Health & safety
Manufacture of cut nails involves a guillotine
action on mild steel which means that cut nails have sharp edges on all four sides of the
shank so care should be taken when handling the nails.
The point of a cut nail is blunt. Very
occasionally, a malformed nail with a sharp point might get through our stringent checking
process. If such a nail is found, it should be disposed of immediately in such a way that
will avoid injury.
Normally, cut nails are used in conjunction with
You will notice that cut nails all have a flat
rectangular point. This allows the nail to punch its way through the timber fibres rather
than causing the wood to split which often happens with diamond pointed round wire nails
It is important also to place the nail across
the grain of the wood to avoid splitting.
For larger nails, we recommend that holes are pre-drilled
in the timber slightly undersize from the width of the nail.
Floor brad can be used with tongued and grooved
flooring in such a way as to hide the nails.
When driving a nail through wood, it is better
to begin by using short tapping strokes until the nail has a secure feel
as it travels through the wood before applying heavier blows to drive it home. This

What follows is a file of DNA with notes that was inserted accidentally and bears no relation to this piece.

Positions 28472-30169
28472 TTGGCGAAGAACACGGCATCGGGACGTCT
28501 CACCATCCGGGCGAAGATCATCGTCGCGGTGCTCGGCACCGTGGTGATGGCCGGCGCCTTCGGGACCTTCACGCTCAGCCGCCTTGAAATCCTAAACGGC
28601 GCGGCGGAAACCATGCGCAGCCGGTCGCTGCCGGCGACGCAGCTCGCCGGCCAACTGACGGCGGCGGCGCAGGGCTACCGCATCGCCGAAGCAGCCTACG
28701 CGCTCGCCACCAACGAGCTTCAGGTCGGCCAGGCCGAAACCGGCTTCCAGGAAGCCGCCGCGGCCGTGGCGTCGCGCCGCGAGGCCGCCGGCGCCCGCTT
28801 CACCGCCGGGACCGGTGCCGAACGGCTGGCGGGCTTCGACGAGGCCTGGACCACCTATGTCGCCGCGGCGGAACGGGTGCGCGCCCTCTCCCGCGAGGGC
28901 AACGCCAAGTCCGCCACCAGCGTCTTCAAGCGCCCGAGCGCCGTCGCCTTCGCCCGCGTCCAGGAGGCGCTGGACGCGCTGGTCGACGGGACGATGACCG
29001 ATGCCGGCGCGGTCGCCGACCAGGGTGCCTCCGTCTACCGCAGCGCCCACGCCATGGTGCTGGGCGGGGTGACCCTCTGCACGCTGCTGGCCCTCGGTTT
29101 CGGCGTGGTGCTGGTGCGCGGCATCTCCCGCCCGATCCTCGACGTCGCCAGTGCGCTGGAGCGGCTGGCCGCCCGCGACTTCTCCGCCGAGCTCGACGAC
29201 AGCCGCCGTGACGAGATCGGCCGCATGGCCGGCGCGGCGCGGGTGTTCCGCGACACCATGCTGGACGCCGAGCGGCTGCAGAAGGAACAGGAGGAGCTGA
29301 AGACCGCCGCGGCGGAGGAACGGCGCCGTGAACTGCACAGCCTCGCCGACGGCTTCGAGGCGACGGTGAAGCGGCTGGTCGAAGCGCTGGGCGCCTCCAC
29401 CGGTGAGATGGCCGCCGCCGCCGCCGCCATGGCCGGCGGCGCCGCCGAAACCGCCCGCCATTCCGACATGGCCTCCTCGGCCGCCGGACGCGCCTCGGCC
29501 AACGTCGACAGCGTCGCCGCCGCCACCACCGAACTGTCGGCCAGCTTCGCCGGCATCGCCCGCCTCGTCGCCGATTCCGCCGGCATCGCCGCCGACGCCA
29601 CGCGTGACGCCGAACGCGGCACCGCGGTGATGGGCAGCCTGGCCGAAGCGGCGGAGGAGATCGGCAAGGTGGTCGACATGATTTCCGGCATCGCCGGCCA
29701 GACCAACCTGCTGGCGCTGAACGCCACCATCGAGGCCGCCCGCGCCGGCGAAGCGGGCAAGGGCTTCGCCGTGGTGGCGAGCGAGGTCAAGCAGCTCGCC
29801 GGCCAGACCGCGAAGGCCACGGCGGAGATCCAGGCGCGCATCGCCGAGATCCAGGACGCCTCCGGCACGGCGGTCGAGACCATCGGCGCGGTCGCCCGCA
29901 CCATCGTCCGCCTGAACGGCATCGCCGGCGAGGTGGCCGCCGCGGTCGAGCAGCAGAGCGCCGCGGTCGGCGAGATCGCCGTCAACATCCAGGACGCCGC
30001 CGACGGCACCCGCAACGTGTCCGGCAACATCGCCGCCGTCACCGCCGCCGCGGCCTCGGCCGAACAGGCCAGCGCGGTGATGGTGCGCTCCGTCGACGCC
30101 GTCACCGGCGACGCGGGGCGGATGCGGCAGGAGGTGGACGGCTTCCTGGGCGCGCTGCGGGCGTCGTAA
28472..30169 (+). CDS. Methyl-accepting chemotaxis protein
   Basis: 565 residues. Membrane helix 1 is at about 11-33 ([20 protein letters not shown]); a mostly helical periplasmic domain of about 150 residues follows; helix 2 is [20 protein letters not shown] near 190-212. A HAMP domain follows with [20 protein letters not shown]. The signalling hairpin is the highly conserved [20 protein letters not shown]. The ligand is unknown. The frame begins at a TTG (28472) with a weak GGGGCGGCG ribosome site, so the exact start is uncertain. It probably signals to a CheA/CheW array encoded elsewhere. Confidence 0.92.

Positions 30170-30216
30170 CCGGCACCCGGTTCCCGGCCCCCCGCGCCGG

should reduce the chances of bending the nail.
If the nail is bent backwards and forwards
several times because the nail has gone squint, the metal will be weakened and the nail
may split leaving a broken point in the wood which may be difficult to extract.
This issue is more relevant when 'hard' as a
opposed to 'soft' wood is being used and in increasingly dense autoclaved aerated concrete
block. Where a problem occurs, pre-drilling as described above may be the answer.
Clinching a nail means that the shank is bent
over by 90° after the nail has passed through the timber to anchor the nail in place.
This is possible when the nail is cut hot.
Clinching is common in boat building and
Please ensure that you mention that the nail
must be clinched when ordering if it is important.
Where a mild steel nail is
being used in a damp or marine environment, we can offer a hot dip galvanised
finish. In this process, the zinc and the steel bind together to give a
protective coating that should last around 40 years.
It should be noted that, in restoration work, a
galvanised nail can stain wood due to the chemical reaction between the wood and the zinc.
This particularly affects oak.